The Minister, Hishamuddin Tun Hussein, also indicated that the ministry would be moving away from a centralized system of exams to one that would allow greater flexibility at the school level.

In addition, he also emphasized that the ministry would be putting in more resources into vocational and skills training, something which this blog has emphasized in the past.

At the very least, the MOE is trying to be accountable by trying to keep to the goals of the National Education Blueprint. In the past, it seems to me that once these Blueprints were released, nobody pays any more attention to it and they are chucked aside quickly.

One complaint though, I couldn't find any of the report cards on the MOE's website. If someone can find it, please let the rest of us know.

Monday, October 06, 2008

Science Stream versus Arts Stream

A friend of mine, Tzu Anne, pointed me to this post that was originally from a Singapore newspaper, the Electric New Paper, and reproduced in Lim Kit Siang's blog. The story is about a certain Lim Wah Guan. His story is one that is not that common in Singapore. He did pretty well in his primary school exam (PSLE) and for his O levels but did horrendously for his A levels which caused him to be rejected by NUS four times. He finally applied and got into UNSW in Australia for a degree in Chinese and Theatre Studies which he excelled in. He later did a Masters in Oxford and is currently pursuing a PhD in Princeton.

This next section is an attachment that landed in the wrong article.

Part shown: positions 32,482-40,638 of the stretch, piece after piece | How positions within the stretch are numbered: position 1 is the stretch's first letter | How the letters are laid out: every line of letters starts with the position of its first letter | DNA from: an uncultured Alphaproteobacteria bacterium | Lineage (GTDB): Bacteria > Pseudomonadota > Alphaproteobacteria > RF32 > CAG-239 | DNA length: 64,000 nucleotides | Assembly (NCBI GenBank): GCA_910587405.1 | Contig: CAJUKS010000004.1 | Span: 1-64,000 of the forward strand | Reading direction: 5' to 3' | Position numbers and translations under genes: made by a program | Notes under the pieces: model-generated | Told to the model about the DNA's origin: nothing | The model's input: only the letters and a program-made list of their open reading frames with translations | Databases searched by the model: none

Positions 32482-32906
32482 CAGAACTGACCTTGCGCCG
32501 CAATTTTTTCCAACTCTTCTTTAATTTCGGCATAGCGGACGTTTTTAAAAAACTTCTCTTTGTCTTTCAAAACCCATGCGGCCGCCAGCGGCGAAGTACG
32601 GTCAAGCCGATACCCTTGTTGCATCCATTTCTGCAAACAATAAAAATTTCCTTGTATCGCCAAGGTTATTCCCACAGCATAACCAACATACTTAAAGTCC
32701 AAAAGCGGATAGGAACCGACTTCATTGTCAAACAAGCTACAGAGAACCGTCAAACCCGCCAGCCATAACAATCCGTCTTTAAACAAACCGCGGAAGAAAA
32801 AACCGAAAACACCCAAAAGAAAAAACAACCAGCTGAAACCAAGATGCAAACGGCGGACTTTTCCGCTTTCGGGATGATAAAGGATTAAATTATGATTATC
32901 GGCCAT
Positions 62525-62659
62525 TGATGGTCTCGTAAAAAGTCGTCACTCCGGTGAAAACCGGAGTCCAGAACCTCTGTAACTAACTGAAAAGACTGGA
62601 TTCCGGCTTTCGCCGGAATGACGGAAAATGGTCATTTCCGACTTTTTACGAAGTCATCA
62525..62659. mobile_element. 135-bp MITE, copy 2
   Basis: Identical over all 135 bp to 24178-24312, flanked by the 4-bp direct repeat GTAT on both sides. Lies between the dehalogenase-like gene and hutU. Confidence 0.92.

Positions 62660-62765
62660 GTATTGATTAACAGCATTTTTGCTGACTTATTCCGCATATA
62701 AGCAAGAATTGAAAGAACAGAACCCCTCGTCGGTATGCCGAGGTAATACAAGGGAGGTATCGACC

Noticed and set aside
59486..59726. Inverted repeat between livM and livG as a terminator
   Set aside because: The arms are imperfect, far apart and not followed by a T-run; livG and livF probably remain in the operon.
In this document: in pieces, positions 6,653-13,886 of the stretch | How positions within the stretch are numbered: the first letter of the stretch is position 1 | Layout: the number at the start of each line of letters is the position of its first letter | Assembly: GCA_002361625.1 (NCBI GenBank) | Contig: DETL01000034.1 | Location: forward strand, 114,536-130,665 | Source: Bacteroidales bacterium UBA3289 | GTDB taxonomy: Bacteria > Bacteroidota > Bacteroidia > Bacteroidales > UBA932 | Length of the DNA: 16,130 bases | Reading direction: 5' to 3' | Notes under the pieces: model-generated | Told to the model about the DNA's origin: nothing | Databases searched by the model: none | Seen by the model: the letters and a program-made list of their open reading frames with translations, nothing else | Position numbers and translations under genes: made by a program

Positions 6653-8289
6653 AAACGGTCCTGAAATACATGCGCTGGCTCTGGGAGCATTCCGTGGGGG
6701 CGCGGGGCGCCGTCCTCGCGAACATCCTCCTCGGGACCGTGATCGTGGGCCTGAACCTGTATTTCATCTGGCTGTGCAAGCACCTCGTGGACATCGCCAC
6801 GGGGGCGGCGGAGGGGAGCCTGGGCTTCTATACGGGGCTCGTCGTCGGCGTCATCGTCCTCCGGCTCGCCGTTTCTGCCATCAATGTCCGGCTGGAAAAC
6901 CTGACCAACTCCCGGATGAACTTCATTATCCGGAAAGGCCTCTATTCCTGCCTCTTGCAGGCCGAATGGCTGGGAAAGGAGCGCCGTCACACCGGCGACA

His story is not a typical Singapore story in that, as far as I know, very few students who score a C, E and O for his or her A levels and B, D and D in a repeat exam actually end up doing a PhD in Princeton. It does highlight the fact that there needs to be some flexibility in an education system but having some flexibility is usually not costless. (For those who are familiar with stats, think of having flexibility of making room for a late bloomer like Lim Wah Gaun as increasing your chances of making a Type I error because you want to decrease the chances of making a Type II error)

But more importantly, it does call out to me the question of whether someone should choose a certain stream or subjects to study just because it is easier to 'score' in those subjects. In the Malaysian context, this usually manifest itself in the good students going predominantly to the Science stream and the poor students going predominantly to the Arts stream.